The highs and lows of politics

  • One Man's Meat
  • Saturday, 10 Feb 2018

Ketum leaves

TO THE untrained eye, the trees with glossy, dark green leaves look like any other plant in the northern Kedah agricultural landscape.

“That’s ketum,” my 52-year-old Kedahan political contact told me.

“Really?” I said. “I did not know that it was planted openly along trunk roads.”

Earlier, ketum was one of the hot political topics discussed among Orang Siam at a roadside stall next to Wat Phikulthararam (or Wat Pedu) in Kampung Tanjung Siam, Pedu, Kedah.

The stall serving Thai food is operated by a Malaysian Siamese who watched lakorn (Thai soap opera) on her mobile phone.

Kampung Tanjung Siam is populated by Malaysians of Thai descent. It is about 20km from the Durian Burung Immigration, Customs, Quarantine and Security (ICQS) complex that connects Kedah to Songkhla province in Thailand.

I was at the village to get insight on the issues facing the 60,000 Siamese voters in northern Kedah parliamentary seats such as Padang Terap, Pendang, Baling, Sik and Kubang Pasu.

“Although we are bumiputra, the process to apply for land is complicated and time-consuming. It can take 10 years to get approval. There’s too much bureaucracy,” a 48-year-old Siamese farmer told me.

“It is difficult for Siamese who were born in Malaya before Merdeka to change their red identity card to blue. Without a blue identity card, they can’t apply for BR1M.”

The Siamese community, according to the farmer, who declared that he was voting for Pakatan Harapan, was not given a quota to buy affordable government homes.

“What are the other concerns of your community?” I asked.

“Previously, we can plant ketum but now we can’t, especially in Padang Terap,” said the voter who voted in Pedu state seat and Padang Terap parliamentary seat.

“Has the Government declared planting ketum as illegal?” I asked.

“No, but I heard it will ban ketum plantations and cut down the trees because some people are addicted to ketum,” he said.

“But nothing confirmed yet?” I asked.

“Yes,” he said.

“Why will you be angry if the Government bans ketum plantation?” I said.

The rubber, padi and ketum farmer said ketum supplemented his income, especially now that rubber prices had plummeted from RM6 a kg to RM2.

Eight years ago, he planted 40 to 60 ketum trees. He makes about RM600 a month selling the leaves. He earns about RM20 a day tapping rubber, making about RM600 a month from his rubber trees.

“If the Government cuts my ketum trees, I’ll be short of RM600 a month,” he said, adding that the price of ketum fluctuates between RM4 and RM11 a kg.

“If the price of rubber is higher, I do not need to rely on ketum.”

For generations, according to the Siamese, his community had been planting ketum. Kratom is the Thai name for the plant.

“When they eat ketum leaves, it makes them hardworking,” he said. “I also eat two or three leaves before I tap rubber trees. It makes my body feel strong.”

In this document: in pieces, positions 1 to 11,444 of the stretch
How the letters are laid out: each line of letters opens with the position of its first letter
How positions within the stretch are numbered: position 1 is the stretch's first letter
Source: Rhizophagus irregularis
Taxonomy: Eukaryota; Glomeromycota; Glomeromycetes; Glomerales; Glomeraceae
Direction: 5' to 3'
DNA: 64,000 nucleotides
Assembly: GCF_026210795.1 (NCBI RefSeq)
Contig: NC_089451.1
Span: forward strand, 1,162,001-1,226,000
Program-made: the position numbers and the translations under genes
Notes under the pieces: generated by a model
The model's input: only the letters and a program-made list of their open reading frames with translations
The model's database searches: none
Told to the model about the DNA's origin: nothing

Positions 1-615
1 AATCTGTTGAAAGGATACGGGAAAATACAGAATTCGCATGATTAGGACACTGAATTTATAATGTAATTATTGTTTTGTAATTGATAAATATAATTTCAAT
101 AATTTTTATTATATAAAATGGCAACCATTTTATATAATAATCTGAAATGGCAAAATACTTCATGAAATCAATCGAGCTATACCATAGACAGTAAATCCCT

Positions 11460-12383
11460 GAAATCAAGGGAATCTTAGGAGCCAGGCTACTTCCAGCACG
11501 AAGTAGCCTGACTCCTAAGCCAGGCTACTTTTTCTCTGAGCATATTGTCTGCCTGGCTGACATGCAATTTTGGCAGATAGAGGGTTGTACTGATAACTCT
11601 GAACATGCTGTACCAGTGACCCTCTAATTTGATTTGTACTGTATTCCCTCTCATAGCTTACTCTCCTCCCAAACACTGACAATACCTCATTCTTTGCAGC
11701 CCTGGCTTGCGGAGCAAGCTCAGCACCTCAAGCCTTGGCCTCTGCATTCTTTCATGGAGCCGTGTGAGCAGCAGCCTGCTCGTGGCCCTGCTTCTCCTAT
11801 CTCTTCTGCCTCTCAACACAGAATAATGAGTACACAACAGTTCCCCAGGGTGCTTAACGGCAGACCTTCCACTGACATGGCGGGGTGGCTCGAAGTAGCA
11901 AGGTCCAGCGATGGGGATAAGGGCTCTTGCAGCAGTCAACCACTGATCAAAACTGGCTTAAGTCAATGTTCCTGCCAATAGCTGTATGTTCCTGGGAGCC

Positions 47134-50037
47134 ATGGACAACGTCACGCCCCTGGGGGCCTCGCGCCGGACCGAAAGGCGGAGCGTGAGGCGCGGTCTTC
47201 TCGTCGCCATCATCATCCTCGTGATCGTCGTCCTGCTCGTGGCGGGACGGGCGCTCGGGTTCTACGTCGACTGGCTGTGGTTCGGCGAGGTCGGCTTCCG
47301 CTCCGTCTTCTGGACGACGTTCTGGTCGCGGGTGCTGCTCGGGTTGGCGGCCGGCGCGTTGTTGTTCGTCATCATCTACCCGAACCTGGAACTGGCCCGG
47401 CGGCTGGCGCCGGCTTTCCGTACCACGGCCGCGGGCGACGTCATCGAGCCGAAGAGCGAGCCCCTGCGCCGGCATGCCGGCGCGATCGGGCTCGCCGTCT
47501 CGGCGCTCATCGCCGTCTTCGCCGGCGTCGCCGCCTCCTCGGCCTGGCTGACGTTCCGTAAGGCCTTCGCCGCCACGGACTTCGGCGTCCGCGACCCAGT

However, he said there were people who abused ketum.

“They use it to get high,” he said.

After the discussion with the Orang Siam, I headed to Felda Lubuk Merbau about a few kilometres away to listen to the angry complaints of the second-generation Felda setters. On the way, my contact pointed out the ketum trees.

We stopped by the roadside so that I could take photos next to the ketum trees.

I posted the pix on Instagram and Facebook with the caption: “I’m happy as I’m in a ketum plantation in Kampung Tanjung Siam, Pedu, Kedah.” My social media friends got “high” seeing the post.

“Is that even legal? Don’t get high,” my gorgeous friend posted.

“The fact that it is planted in public should indicate that it is legal,” I said.

Curious to know if what I wrote was factual, I Googled ketum.

A September 2017 article in The Star Online stated: “While the planting of ketum trees is not a crime, doing this on a commercial scale – including picking and processing the leaves – has been an offence under the Poisons Act 1952 (revised 1989) since 2004.”

Ketum leaves, according to the article, are boiled to produce a drink that is usually packed in small packets for sale to drug addicts.

“Drug addicts abuse ketum leaves because of their psychoactive components, such as mytragynine, which produces a stimulating, sedative and euphoric effect, and can lead to addiction,” it reported.

Since 2015, more than 14,000 people have been arrested for ketum abuse, and large tracts of land in northern states like Perlis, Kedah and Kelantan, and parts of Perak, are planted with the trees.

It is interesting to read the stories on ketum when you Googled “ketum and”.

For example, it is a trend among Kelantanese youngsters to drink a cocktail of ketum and cough syrup followed by a carbonated drink so that they can consume the intoxicating mix in public without arousing suspicion. Many parents are not aware that their children are taking intoxicating drinks right before their eyes.

For a ketum farmer, the sale of the leaves can double his monthly income. It is a bread-and-butter GE14 issue for him.

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